I was emailed this article from the Asia Times entitled “Submarines: Obsolete symbols of national pride” by Eric Koo Peng Kuan. Man, it’s about the stupidest article I’ve seen in a while. I don’t normally indulge, but a fisking is definitely in order.
The submarine – that vessel and its crews romanticized in the films Run Silent, Run Deep and Das Boot (The Boat) – faces the very real danger, a technological depth-charge, of becoming obsolete and totally redundant in modern navies. Probably, it already is obsolete, more a relic of national pride and prestige than an actually effective weapon or weapons platform.
So at least he’s heard of WWII submarine movies. Gosh am I impressed. Ooh, and technological depth charge. Such cleverness. Do you mean a barrel of sodium that is harmless a couple of hundred feet away?
Probably is one of those argument-free placeholders that allows all sorts of foolery. Probably this guy Eric Koo Peng Kuan has terminal acne and malodorous back hair. I know because there is a movie somewhere about it. See? Works for everything.
These U-boats, however, would be virtually useless in the narrow and shallow Taiwan Strait, detected by ships and aircraft with high-technology and then destroyed. And they are virtually useless elsewhere, with scant exceptions.
Well, this certainly is free of anything resembling real world analysis and warfighting experience. “Detected by ships and aircraft with high-technology”? Does he expect someone to rush from a fishing boat, open a box of Acme(tm) High Technology (Buy it! It’s unspecified!) and instantly find all the hidden U-boats? Can we use that same box of Acme(tm) for, oh, I don’t know, snipers? How about which scratch ticket at the liquor store has the $500 prize?
Feh. This oh-so-militarily-educated writer needs to spend a day on a P-3 or a frigate.
And U-boats? When does this guy in Asia expect the Germans to be zipping around Taiwan? Or is his complete knowledge of submarine warfare from Das Boot?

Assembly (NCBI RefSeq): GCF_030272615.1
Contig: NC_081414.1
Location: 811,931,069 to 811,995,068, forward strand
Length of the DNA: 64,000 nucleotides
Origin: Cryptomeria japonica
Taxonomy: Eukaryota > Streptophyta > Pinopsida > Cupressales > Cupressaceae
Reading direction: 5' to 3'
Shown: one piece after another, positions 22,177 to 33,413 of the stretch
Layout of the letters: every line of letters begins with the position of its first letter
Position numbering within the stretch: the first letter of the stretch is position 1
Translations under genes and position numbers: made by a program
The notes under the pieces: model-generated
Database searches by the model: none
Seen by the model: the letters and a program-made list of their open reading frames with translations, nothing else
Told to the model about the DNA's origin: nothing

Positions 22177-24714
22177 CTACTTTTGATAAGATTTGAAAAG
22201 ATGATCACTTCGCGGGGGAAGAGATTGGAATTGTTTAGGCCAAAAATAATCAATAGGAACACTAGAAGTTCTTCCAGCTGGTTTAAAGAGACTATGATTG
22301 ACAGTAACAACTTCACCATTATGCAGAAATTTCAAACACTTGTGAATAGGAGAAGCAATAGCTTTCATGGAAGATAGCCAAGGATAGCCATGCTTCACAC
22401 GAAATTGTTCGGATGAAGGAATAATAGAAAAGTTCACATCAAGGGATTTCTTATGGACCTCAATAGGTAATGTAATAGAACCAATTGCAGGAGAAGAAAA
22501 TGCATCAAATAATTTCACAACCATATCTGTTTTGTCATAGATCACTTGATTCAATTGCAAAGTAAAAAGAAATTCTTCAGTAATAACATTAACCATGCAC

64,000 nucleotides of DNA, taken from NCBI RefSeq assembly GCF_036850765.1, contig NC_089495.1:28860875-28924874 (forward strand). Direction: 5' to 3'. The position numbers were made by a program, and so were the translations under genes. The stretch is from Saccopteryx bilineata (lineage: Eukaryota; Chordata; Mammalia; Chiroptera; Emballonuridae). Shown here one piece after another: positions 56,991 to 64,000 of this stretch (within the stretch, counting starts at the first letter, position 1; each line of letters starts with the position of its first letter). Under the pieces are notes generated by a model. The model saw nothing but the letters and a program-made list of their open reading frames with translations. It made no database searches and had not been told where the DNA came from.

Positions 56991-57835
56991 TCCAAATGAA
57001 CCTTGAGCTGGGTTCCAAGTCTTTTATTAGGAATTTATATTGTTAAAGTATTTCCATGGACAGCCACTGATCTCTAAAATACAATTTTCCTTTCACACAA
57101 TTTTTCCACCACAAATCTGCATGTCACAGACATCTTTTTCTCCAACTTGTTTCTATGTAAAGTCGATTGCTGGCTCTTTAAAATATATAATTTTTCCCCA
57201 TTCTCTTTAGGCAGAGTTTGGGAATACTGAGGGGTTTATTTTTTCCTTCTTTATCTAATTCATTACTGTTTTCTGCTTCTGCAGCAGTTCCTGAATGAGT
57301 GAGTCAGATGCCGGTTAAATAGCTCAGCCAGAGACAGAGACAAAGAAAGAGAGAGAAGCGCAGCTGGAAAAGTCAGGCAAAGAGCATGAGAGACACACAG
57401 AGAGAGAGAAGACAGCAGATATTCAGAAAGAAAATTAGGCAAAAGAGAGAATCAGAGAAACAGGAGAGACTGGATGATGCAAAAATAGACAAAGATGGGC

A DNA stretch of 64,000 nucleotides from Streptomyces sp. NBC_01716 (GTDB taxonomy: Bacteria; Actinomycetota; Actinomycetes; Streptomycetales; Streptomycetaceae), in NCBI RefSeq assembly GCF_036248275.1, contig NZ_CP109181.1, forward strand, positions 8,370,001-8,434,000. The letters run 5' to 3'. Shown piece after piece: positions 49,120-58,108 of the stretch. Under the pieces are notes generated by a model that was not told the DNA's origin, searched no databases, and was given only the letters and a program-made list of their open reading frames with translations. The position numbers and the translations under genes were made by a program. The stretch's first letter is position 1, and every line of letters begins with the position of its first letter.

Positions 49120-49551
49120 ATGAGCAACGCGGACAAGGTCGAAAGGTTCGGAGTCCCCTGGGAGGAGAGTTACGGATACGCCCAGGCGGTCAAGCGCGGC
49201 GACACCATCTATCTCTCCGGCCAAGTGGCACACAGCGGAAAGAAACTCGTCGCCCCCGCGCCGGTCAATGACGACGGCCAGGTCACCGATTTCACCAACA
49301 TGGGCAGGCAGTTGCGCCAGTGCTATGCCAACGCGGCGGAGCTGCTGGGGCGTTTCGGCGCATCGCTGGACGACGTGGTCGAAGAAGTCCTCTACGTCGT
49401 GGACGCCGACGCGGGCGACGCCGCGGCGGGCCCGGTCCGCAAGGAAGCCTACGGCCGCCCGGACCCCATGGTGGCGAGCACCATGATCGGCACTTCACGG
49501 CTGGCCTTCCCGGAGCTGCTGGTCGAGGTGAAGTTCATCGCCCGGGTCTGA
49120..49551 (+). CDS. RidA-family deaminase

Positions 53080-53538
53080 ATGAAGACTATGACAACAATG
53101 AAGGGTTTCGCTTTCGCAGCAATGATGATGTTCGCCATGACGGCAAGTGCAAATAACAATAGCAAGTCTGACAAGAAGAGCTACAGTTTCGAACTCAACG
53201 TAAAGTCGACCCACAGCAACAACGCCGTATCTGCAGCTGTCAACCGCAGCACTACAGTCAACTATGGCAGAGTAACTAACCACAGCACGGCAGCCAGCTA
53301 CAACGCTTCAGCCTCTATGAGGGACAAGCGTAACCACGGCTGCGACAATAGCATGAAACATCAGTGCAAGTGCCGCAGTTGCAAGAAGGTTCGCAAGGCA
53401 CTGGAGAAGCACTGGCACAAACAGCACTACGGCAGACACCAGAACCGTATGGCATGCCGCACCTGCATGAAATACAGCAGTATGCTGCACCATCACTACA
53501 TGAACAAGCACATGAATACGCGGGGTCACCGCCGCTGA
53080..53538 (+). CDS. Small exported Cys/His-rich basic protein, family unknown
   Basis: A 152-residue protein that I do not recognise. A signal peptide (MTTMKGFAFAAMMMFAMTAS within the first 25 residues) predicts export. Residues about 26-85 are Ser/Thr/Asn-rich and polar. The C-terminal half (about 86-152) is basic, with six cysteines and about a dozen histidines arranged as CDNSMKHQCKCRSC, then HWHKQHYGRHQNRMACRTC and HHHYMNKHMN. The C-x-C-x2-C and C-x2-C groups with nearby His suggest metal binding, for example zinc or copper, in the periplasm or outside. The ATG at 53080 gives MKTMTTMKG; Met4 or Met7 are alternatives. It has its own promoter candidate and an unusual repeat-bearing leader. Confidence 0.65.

Has he even heard of ISR? Battlespace prep? Any of the other things subs do?
During the Cold War, submarines could also equipped with cruise missiles or ballistic missiles that could be armed with nuclear, chemical or biological warheads in order to enhance their lethality. Submarines thus became mobile launching pads for ballistic missiles at sea. However, surface ships also have missile-launching capabilities, and in fact, have proved to be much more militarily effective and cheaper than submarines.
It’s also cheaper to not put propulsion in a ship and tow it where you want it. But we don’t do that all the time because it would be stupid. Almost as stupid as putting an easily visible Tomahawk shooter near a coast and prealerting who you want to shoot at. Near about as stupid as putting a ballistic nuclear missile in a place at sea where someone else knows where it is and can strike it first with a car bomb from the next pier over.
Oh, wait. I’m just barely getting started, because the stupidity is just FLOWING from this guy’s poison pen.
The invention of radar, however, and subsequently satellite surveillance technology from the United States, meant that the advantages of being submerged were negated totally. Surface ships are easily able to detect submarines if they are equipped with such technology, which is not excessively expensive and is cost-effective.
Easily. Easily. Like, since when, Sailor Boy? I took a thirty eight year old boat’s conn and bested some of the world’s best sub hunters, boyo. Underwater is a trump card and works just fine. What in the world were you thinking when you mentioned radar? You know, like the kind with radio waves? The kind that don’t penetrate water? Or a satellite–with what? That box of Acme(tm)?
Show. me. the. money. Whoops, ain’t none.
Why is this guy even writing in the past tense here? What possible garbage did he dredge up and assume was the Way Things Were? Doesn’t he know the difference between a contractor’s blue sky briefing slide about what Might Could Be given ten years and a lot of money to the contractor and what is?